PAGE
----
Chelsea Wagenaar-The Spinning Place

A new episode of the New Books in Poetry podcast is up. I had a delightful conversation with Chelsea Wagenaar about her new book The Spinning Place (Southern Indiana Review Press).

Chelsea Wagenaar is the author of two collections of poetry, most recently The Spinning Place was winner of the 2018 Michael Waters Prize. Her first collection, Mercy Spurs the Bone, was selected by Philip Levine to win the 2013 Philip Levine Prize. She holds degrees from the University of Virginia and the University of North Texas, and currently teaches at Valparaiso University. Her recent work appears or is forthcoming in Image and The Southern Review.

“Moon-sliced star-pocked
streetlit bleat, coal train moving
like its own ghost along the tracks.
2:00, 3:000, my shadow sways
as I catch myself, hand on the wall,
pulled from bed by your nocturnal haunt,
you at your crib rail, blanket clutched,
more sound than body.”

— from “Night Shift”

You can listen to the interview here or on the podcast app of your choice.


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New Books in Poetry: The Lampblack Blue of Memory by Sarah Adleman

Sarah Aldman-The Lampblack Blue of Memory-My Mother Echoes

A new episode of the New Books in Poetry podcast is up, in which the fabulous Athena Dixon speaks with Sarah Adleman about her book The Lampblack Blue of Memory: My Mother Echoes (Tolsun Books, 2019).

Athena writes of the book:

Adleman’s collection, a gorgeous hybrid of poetry and memoir, is a journey through grief and forgiveness. The author’s debut book uses both the personal and the informative to examine and preserve the loss, grief, and cleansing set in motion by her mother’s death. She honors her mother not only in the crafting of these shared memories, but also in the actual formatting of the text itself. Adleman gives her mother voice by including her own work interwoven throughout the retelling. The author does not shy away from the heaviness of absence, her personal reaction to the events, and especially not the profound changes to her father. She unfurls these emotions in the light and scrubs away the haze. She leaves us with the “bliss at the core of our beings” and challenges us to walk beside her to the other side.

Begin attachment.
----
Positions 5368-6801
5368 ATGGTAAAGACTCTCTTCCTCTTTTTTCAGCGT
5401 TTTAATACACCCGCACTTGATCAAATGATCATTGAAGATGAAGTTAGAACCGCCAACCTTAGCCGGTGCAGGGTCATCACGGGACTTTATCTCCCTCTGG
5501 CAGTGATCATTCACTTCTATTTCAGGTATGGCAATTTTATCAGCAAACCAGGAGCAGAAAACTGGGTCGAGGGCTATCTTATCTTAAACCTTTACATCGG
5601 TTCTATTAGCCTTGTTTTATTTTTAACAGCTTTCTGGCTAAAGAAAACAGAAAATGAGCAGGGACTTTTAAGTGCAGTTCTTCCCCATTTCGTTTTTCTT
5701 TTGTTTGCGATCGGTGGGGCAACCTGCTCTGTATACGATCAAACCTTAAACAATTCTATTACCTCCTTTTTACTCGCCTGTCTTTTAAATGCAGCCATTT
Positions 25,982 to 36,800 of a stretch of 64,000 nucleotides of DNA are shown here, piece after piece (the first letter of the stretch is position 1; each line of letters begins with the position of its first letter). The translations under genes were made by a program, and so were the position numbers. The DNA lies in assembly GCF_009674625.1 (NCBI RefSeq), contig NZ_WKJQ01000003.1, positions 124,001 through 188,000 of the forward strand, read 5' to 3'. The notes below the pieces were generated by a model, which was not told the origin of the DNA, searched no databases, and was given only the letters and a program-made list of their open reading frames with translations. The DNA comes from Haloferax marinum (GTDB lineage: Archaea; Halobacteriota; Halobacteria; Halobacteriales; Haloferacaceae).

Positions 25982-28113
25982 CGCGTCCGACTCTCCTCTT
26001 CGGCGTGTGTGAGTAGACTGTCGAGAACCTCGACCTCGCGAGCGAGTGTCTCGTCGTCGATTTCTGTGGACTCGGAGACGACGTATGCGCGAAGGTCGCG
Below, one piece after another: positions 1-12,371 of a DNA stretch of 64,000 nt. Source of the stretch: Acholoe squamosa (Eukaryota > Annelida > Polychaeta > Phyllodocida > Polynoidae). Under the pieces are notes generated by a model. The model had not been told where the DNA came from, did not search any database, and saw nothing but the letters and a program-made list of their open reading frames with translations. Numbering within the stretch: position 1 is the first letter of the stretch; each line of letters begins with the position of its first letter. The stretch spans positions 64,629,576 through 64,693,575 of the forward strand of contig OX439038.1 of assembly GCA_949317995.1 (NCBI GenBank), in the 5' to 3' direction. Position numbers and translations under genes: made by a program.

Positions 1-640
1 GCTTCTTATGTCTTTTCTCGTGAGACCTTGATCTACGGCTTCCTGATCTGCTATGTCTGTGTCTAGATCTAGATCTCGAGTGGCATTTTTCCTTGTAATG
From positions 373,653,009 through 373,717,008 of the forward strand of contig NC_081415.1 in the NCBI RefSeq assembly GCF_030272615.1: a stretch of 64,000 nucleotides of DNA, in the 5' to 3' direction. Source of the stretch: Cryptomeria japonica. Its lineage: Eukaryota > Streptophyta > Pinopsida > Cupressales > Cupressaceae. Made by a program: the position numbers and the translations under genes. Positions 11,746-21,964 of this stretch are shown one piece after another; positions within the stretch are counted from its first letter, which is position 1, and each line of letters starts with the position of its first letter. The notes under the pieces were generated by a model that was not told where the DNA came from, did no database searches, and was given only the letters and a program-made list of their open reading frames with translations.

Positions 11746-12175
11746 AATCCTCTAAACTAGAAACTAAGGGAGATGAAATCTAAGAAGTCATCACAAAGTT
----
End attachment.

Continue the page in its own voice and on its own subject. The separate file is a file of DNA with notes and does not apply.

You can listen to the interview here or on the podcast app of your choice.


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New Books in Poetry: Mary Shelly Makes a Monster by Octavia Cade

Octavia Cade-Mary Shelley Makes a Monster

A new episode of the New Books in Poetry podcast is up. Despite some technical difficulties, I had a delightful conversation with Octavia Cade about her book, Mary Shelley Makes a Monster (Aqueduct Press, 2019).

In Octavia Cades’ brilliant collection of poetry Mary Shelley Makes a Monster, the famous author of Frankenstein crafts a creature out of ink, mirrors, and the remnants of her own heartbreak and sorrow. Abandoned and alone after Shelley’s death, the monster searches for a mother to fill her place. Its journey carries it across continents and time, visiting other female authors throughout the decades — Katherine Mansfield, Virginia Woolf, Sylvia Plath, Octavia Butler, and others. Pulling from the biographical accounts of these amazing authors, these poems beautifully examine the nature of art and creation, reading and consumption, and how monsters are really reflections of ourselves.

You can listen to the interview here or on the podcast app of your choice.